Learn how to use R to turn raw data into insight, kwledge, and understanding. This book introduces you to R, RStudio, and the tidyverse, a collection of R packages designed to work together to make data science fast, fluent, and fun. Suitable for readers with previous programming experience, R for Data Science is designed to get you doing data science as quickly as possible. Authors Hadley Wickham and Garrett Grolemund guide you through the steps of importing, wrangling, exploring, and modeling your data and communicating the results. You'll get a complete, big-picture understanding of the data science cycle, along with basic tools you need to manage the details. Each section of the book is paired with exercises to help you practice what you've learned along the way. You'll learn how to: Wrangle-transform your datasets into a form convenient for analysis Program-learn powerful R tools for solving data problems with greater clarity and ease Explore-examine your data, generate hypotheses, and quickly test them Model-provide a low-dimensional summary that captures true signals in your dataset Communicate-learn R Markdown for integrating prose, code, and results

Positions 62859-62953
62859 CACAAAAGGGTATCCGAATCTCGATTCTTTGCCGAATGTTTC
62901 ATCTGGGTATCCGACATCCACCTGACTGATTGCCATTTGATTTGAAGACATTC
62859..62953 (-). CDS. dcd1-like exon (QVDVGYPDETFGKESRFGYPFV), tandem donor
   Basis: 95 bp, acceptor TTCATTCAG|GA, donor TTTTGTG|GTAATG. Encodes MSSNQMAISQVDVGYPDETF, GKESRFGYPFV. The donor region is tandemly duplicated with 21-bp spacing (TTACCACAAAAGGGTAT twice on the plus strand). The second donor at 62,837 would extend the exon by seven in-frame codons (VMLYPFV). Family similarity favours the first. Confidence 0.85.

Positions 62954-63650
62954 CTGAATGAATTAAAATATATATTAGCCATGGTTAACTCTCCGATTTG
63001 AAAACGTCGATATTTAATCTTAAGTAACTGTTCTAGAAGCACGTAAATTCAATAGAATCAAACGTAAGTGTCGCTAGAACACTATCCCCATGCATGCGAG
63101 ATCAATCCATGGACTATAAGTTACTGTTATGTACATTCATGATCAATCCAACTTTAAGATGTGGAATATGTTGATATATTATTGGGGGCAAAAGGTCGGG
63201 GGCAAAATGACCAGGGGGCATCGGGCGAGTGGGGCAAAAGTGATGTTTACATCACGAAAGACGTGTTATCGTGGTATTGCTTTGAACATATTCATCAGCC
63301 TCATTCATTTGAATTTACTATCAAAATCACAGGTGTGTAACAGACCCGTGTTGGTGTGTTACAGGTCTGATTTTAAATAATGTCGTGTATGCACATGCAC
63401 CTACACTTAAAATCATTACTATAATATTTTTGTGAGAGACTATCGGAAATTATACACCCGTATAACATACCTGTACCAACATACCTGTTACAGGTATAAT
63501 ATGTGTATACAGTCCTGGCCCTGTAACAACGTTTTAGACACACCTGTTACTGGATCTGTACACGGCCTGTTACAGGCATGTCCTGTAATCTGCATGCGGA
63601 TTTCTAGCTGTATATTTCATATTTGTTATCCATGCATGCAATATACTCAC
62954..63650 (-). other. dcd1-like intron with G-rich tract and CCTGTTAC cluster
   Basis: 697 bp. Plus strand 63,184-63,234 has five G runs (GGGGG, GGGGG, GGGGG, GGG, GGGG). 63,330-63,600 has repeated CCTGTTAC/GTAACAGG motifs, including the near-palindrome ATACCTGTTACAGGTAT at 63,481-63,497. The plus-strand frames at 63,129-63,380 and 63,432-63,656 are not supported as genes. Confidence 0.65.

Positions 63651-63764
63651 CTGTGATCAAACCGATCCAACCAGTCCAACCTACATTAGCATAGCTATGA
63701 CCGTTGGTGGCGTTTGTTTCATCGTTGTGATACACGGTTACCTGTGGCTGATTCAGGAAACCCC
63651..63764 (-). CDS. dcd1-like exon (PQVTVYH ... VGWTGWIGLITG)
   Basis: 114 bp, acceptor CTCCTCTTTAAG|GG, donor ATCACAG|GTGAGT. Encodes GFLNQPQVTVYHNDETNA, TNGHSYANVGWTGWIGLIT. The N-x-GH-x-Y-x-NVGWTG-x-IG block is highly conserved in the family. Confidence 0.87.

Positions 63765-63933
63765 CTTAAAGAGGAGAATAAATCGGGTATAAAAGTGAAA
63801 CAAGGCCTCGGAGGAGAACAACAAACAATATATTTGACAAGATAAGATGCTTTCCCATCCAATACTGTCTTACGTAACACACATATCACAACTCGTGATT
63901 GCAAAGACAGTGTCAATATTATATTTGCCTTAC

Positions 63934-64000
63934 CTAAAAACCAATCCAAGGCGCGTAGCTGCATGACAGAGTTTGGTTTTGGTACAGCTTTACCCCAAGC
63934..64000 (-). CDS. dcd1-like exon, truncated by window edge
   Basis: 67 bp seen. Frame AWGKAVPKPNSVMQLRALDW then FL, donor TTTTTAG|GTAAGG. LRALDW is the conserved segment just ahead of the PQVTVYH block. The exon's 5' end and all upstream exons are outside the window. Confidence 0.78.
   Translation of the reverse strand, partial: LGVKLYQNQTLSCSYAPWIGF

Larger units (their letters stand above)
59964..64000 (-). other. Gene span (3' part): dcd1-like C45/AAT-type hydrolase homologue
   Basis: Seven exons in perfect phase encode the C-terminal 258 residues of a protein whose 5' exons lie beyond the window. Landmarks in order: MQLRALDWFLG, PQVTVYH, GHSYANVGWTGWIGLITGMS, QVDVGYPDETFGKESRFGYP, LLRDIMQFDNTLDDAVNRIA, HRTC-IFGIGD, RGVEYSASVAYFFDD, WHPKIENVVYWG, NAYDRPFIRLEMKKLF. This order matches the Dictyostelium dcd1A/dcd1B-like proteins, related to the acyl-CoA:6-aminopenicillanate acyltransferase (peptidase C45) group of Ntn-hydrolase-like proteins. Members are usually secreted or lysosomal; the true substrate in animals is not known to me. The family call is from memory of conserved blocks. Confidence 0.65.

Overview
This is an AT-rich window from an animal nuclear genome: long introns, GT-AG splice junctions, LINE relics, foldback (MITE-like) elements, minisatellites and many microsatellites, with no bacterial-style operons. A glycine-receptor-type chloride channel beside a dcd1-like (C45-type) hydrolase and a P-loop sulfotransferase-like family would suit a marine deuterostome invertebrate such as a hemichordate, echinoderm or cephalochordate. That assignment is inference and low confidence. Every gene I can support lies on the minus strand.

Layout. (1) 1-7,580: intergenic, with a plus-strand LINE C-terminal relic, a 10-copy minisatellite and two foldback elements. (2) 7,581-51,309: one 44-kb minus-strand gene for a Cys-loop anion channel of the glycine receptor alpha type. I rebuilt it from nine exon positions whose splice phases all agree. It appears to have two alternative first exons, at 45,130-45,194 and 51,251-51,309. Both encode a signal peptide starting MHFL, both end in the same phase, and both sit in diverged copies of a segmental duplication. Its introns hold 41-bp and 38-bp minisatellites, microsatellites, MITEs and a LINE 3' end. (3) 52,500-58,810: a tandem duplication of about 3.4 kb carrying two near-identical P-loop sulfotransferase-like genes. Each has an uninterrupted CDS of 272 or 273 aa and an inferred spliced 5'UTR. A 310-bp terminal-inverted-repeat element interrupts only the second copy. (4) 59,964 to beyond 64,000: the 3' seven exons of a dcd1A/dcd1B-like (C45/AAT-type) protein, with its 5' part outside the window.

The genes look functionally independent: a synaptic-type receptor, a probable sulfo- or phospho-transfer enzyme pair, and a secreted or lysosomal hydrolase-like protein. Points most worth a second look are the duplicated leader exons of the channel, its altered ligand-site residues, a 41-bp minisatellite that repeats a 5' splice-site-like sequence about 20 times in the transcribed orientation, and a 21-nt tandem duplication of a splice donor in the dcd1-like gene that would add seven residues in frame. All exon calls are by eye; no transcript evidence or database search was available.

Hadley Wickham is an Assistant Professor and the Dobelman Family Junior Chair in Statistics at Rice University. He is an active member of the R community, has written and contributed to over 30 R packages, and won the John Chambers Award for Statistical Computing for his work developing tools for data reshaping and visualization. His research focuses on how to make data analysis better, faster and easier, with a particular emphasis on the use of visualization to better understand data and models.Garrett Grolemund is a statistician, teacher and R developer who currently works for RStudio. He sees data analysis as a largely untapped fountain of value for both industry and science. Garrett received his Ph.D at Rice University in Hadley Wickham's lab, where his research traced the origins of data analysis as a cognitive process and identified how attentional and epistemological concerns guide every data analysis.